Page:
Thus, Price Waterhouse is important not because it said anything about the standard for showing pretext liability but because it constituted the first time the Supreme Court explicitly decided that Burdine liability, while alive and well, did not provide the only framework for imposing liability. I believe, then, that the in banc majority is wrong to suggest that the Price Waterhouse majority used “mixed motives” as a “term of art” that describes “only a small subset of all employment discrimination cases in which the employer may have had more than one motive.” Opinion at 597 n. 9. To be sure, there is language in the various Price Waterhouse opinions addressing the evidence the plaintiff must adduce to prove that the illicit criterion played a role in the decision. But, at least in Price Waterhouse, the nature of the evidence that can be used “to satisfy the factfinder that it is more likely than not that a forbidden characteristic played a part in the employment decision,” Price Waterhouse, 490 U.S. at 247 n. 12, 109 S.Ct. at 1789 n. 12, is a question separate and apart from how a plaintiff can proceed when he or she is unable to prove pretext. In fact, in the wake of Price Waterhouse, a number of courts have addressed the nature of the proofs required to shift the burden in an employment discrimination case, and have arrived at differing results. That is hardly surprising, since Price Waterhouse does not address that question. Compare White v. Federal Express Corp., 939 F.2d 157, 160 (4th Cir.1991) (“To show discrimination in a mixed motive case ․ a plaintiff ․ may carry its burden under ordinary principles of proof by any sufficiently probative direct or indirect evidence”) with Brown v. East Mississippi Elec. Power Ass'n, 989 F.2d 858, 861 (5th Cir.1993) ( “[w]hen a plaintiff presents credible direct evidence that discriminatory animus in part motivated or was a substantial factor in the contested employment action, the burden of proof shifts to the employer․”) (emphasis added). For our part, we have held that “[a]t a bare minimum, a plaintiff seeking to advance a mixed motive case will have to adduce circumstantial evidence ‘of conduct or statements by persons involved in the decision-making process that may be viewed as directly reflecting the alleged discriminatory attitude’.” Griffiths, 988 F.2d at 470 (quoting Ostrowski v. Atlantic Mut. Ins. Cos., 968 F.2d 171, 182 (2d Cir.1992)).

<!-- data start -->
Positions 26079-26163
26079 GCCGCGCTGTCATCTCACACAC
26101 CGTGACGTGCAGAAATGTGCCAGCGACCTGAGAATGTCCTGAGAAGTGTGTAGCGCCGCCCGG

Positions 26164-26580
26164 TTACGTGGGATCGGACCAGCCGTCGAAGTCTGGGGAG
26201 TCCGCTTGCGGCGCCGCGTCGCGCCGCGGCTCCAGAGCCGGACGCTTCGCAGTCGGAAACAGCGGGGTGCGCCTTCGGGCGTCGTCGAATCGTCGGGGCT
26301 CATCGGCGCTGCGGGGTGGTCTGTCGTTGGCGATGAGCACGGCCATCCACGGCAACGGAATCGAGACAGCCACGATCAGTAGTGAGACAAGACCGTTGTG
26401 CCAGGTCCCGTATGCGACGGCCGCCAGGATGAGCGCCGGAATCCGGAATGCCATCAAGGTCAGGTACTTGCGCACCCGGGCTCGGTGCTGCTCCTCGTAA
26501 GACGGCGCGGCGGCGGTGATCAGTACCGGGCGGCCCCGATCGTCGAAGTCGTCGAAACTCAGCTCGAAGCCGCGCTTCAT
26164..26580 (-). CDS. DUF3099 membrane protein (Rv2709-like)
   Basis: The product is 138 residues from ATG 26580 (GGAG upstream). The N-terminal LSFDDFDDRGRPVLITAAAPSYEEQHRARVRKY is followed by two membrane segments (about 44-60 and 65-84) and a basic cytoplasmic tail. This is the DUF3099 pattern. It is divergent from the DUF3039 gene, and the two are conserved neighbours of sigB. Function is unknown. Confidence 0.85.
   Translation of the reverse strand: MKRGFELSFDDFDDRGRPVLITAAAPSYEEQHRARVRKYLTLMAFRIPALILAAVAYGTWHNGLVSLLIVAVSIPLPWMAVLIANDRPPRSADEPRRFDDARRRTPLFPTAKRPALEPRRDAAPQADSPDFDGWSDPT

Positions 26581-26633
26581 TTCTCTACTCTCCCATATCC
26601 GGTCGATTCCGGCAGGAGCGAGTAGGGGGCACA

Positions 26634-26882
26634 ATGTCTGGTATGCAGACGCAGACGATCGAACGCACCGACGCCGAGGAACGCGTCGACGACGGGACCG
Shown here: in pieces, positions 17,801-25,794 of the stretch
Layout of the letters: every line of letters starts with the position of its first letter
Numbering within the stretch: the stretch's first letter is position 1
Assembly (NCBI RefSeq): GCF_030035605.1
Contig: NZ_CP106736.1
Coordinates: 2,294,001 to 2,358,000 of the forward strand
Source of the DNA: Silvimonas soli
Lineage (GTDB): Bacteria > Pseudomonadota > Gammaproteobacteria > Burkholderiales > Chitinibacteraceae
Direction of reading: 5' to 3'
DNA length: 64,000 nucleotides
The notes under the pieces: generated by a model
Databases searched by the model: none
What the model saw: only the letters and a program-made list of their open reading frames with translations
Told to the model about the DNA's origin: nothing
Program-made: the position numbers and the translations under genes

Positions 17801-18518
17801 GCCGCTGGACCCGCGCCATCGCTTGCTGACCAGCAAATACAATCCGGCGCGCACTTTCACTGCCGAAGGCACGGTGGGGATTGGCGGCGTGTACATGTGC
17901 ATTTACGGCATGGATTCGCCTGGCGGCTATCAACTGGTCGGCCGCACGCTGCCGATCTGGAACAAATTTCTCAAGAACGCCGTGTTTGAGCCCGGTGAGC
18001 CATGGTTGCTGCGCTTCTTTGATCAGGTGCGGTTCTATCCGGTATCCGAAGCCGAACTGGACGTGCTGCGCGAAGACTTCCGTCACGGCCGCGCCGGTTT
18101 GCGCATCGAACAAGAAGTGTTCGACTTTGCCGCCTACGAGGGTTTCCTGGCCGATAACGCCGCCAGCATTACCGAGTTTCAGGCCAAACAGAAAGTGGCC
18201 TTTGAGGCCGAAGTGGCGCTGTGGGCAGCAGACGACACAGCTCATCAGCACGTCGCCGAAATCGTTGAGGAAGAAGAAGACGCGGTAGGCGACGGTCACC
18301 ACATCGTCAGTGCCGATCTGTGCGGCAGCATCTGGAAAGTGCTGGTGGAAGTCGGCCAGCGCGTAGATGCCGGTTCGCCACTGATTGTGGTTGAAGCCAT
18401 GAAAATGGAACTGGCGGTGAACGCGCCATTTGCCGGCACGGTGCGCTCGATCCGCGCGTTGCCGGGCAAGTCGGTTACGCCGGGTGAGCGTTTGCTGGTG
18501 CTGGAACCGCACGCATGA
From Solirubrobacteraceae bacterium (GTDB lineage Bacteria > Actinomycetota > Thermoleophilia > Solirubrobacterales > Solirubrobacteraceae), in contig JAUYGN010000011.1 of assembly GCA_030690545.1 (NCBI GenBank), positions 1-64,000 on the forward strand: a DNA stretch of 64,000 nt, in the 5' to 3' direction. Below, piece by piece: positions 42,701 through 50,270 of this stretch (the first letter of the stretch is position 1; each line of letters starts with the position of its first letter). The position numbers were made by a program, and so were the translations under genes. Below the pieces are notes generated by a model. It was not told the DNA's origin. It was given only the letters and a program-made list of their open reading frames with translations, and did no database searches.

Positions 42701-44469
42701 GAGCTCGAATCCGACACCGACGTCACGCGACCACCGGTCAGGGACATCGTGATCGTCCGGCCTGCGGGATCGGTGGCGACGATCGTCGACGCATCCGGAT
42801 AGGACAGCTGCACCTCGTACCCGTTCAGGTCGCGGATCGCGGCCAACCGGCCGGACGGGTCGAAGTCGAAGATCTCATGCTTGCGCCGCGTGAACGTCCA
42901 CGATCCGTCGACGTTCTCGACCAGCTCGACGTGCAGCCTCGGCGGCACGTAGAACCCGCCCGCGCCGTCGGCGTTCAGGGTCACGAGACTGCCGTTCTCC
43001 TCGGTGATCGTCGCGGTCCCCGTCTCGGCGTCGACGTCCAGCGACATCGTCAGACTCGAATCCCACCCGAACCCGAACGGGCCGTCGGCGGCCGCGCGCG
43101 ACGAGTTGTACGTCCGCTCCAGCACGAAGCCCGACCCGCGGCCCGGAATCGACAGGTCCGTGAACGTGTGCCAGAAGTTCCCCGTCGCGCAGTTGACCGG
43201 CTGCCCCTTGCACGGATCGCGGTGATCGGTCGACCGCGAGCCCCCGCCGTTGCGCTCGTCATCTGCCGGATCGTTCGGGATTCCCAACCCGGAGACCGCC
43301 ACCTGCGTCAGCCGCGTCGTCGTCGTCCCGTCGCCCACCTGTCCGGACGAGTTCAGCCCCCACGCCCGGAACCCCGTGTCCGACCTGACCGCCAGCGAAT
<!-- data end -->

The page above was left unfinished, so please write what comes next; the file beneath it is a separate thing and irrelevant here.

In short, then, a majority of the justices in Price Waterhouse held that Title VII provides two theories of liability: (1) pretext, or Burdine analysis, under which an employee only wins by showing that the employer's proffered reason for the adverse employment decision was pretextual and that, in fact, the decision was based solely on illegitimate factors; (2) mixed motives cases, in which the trier of fact concludes that both licit and illicit motives played a role in the employment decision, and where the burden shifts to the employer to prove that it would have made the same decision absent the illegitimate motive. This means that the in banc majority's conclusion that “we would be reluctant to attribute to Congress an intention that an employer should be liable if a hiring or discharge decision is based solely on an employee's age and not liable if the decision is based primarily on the employee's age but also on the fact that the employee's supervisor did not like the employee's personality, hair color, or some other personal trait or conduct,” Opinion at 593, really states the obvious. Other than perhaps the appellant in Price Waterhouse, few contended or contend that a plaintiff would always lose under the ADEA if age was not the determinative factor. The question is how to analyze claims alleging both legitimate and illegitimate motives.
The in banc majority's description of Price Waterhouse derives not from the opinions in the Price Waterhouse majority, but from the Price Waterhouse dissent's characterization of the Court's holding.1 Justice Kennedy's dissent in Price Waterhouse sought to recast the Court's analytical grounding away from the theory underlying the plaintiff's case and in terms of the type of evidence the plaintiff had adduced to prove disparate treatment. Writing for himself, the Chief Justice and Justice Scalia, Justice Kennedy began by describing his view of the court's holding: